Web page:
Who is Daniel Ek? The Spotify billionaire who wants to buy Arsenal

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The name Daniel Ek was thrust into the headlines over the weekend after the Spotify founder went public with his interest in buying Arsenal. Ek timed his approach perfectly, with the Gunners’ fanbase in uproar following Arsenal’s involvement in the controversial European Super League plans.

Arsenal fans have been one of many groups to voice their unhappiness with their club’s ownership and decision to become a founding member of the Super League.

Although the plans, which were fronted by Real Madrid president Florentino Perez and Juventus chief Andrea Agnelli, fell apart within 48 hours last week after widespread and united opposition from the football world, that hasn’t stopped fans from protesting.

Several thousand Arsenal fans have protested outside the Emirates Stadium over the weekend, calling for the Kroenke family to sell the club.

The protests were followed by a tweet on Friday night from Ek, which has caused quite the stir.

He wrote: “As a kid growing up, I’ve cheered for @Arsenal as long as I can remember. If KSE would like to sell Arsenal I’d be happy to throw my hat in the ring.”

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According to the Daily Telegraph, Ek has joined forces with Arsenal legends Thierry Henry, Patrick Vieira and Dennis Bergkamp to try and oust Stan Kroenke from the club.

Club director Josh Kroenke told a fans forum last week that the Kroenke family currently has “no intention of selling” Arsenal, but the Arsenal Supporters’ Trust said on Friday they “will support any potential purchaser who will allow fans to own a real equity stake and give fans a meaningful say in how our club is run”.

The situation looks set to rumble on for some time, but just who is the man behind the plan to buy Arsenal?

Ek is a 38-year-old Swedish entrepreneur, primarily known for founding music streaming service Spotify.

Born in Sweden’s capital city, Stockholm, in 1983, he has been a prolific businessman in the technology sector since the age of 13.

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Ek began developing websites and charging clients for his services while still at school and, having recruited classmates to scale up his efforts, he was reportedly earning $50,000 per month and by the age of 18.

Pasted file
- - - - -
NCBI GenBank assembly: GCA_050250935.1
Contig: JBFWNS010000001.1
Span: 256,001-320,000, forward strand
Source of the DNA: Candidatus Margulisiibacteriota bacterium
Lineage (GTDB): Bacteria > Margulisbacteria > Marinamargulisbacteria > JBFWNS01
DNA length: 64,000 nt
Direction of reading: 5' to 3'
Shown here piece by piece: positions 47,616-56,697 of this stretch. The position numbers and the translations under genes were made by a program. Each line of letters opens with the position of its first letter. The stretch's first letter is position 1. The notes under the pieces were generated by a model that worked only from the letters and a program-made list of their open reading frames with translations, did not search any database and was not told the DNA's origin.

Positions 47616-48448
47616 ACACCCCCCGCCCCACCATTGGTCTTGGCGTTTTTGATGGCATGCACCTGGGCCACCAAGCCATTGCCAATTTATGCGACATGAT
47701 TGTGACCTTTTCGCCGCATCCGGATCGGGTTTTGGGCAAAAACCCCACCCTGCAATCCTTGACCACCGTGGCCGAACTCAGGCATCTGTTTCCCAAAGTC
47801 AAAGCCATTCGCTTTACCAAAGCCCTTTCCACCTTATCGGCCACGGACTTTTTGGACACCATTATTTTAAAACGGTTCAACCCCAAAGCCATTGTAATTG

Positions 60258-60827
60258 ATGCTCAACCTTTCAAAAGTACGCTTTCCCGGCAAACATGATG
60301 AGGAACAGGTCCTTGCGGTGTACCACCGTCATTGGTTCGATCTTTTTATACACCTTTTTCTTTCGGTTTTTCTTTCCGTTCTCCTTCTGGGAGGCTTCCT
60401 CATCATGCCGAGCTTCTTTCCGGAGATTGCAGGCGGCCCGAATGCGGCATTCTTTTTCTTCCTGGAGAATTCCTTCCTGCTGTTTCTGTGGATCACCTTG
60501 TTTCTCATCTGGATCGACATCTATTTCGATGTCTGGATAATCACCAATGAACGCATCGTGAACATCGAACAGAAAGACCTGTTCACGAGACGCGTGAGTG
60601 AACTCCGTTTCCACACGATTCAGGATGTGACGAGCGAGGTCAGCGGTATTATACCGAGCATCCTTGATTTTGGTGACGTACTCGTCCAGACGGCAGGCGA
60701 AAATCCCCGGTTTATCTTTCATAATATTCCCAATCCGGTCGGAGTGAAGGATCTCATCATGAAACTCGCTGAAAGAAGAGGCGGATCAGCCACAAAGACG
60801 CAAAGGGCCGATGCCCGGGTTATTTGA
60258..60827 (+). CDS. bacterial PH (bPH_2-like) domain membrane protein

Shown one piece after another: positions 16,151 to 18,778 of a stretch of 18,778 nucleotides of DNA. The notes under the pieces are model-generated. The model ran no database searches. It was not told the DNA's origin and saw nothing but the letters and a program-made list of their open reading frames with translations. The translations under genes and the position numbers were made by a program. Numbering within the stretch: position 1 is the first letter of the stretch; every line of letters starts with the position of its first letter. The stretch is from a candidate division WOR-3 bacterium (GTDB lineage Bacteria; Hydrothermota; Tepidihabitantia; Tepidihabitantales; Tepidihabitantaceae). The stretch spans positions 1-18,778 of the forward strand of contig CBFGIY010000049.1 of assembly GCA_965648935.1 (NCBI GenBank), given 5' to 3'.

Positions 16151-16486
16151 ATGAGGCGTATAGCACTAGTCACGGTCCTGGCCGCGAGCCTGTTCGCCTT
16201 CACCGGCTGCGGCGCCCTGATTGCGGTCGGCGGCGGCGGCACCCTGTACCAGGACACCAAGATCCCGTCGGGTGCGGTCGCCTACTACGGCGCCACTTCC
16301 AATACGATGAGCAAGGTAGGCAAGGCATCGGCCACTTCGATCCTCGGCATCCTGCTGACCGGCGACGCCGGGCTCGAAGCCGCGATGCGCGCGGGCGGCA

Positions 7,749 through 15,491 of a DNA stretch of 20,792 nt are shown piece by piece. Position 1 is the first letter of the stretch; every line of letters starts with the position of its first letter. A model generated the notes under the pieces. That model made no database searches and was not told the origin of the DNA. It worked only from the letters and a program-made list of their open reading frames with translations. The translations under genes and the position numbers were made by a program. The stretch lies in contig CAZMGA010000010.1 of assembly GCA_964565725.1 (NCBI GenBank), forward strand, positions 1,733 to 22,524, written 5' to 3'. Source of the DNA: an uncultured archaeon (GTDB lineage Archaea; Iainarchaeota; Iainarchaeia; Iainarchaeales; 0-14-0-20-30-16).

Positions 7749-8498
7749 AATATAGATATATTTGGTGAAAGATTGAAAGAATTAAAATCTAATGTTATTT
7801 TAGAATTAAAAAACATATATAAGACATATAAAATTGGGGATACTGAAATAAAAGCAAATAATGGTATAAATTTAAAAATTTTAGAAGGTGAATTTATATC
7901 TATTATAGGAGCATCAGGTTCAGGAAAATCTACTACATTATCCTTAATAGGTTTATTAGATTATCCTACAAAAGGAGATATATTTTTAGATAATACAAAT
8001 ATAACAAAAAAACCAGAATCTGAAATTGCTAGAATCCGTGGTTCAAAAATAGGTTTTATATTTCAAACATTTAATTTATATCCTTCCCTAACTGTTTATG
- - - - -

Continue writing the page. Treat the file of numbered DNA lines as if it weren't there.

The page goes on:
During the early 2000s he was involved in a few successful online businesses and after the sale of advertising company Advertigo he was wealthy enough to consider retirement.

However, Ek decided instead to follow up an idea for an online peer-to-peer music platform he had previously had when watching the rise of illegal pirate websites.

Spotify was launched in Sweden in 2006 and has since grown exponentially to become one of the biggest and most influential companies in the entertainment industry.

As of December 2020 Spotify had 345million active monthly users and Forbes estimates the company to be worth £51.9billion.

Ek was ranked as the most powerful person in the music industry by Billboard magazine in 2017 and is personally worth about £3.4bn, according to Forbes.

He married his longtime partner Sofia Levander in 2017 at Italy’s Lake Como and his wedding was attended by musician Bruno Mars, comedian Chris Rock and Facebook founder Mark Zuckerberg.

While Spotify has continued to go from strength to strength in recent years, its rise has not come without criticism.

Many people in the music industry have argued that giant streaming platforms are stifling artists, because they are not fairly compensated for their work.

Ek was widely criticised last year for saying that artists need to release albums more frequently in order to make the most of their audience on Spotify.

“In the entire existence [of Spotify] I don’t think I’ve ever seen a single artist [publicly say] ‘I’m happy with all the money I’m getting from streaming’” he told Music Ally.

“In private, they have done that many times, but in public they have no incentive to do it. But unequivocally, from the data, there are more and more artists that are able to live off streaming income in itself. You can’t record music once every three to four years and think that’s going to be enough.”

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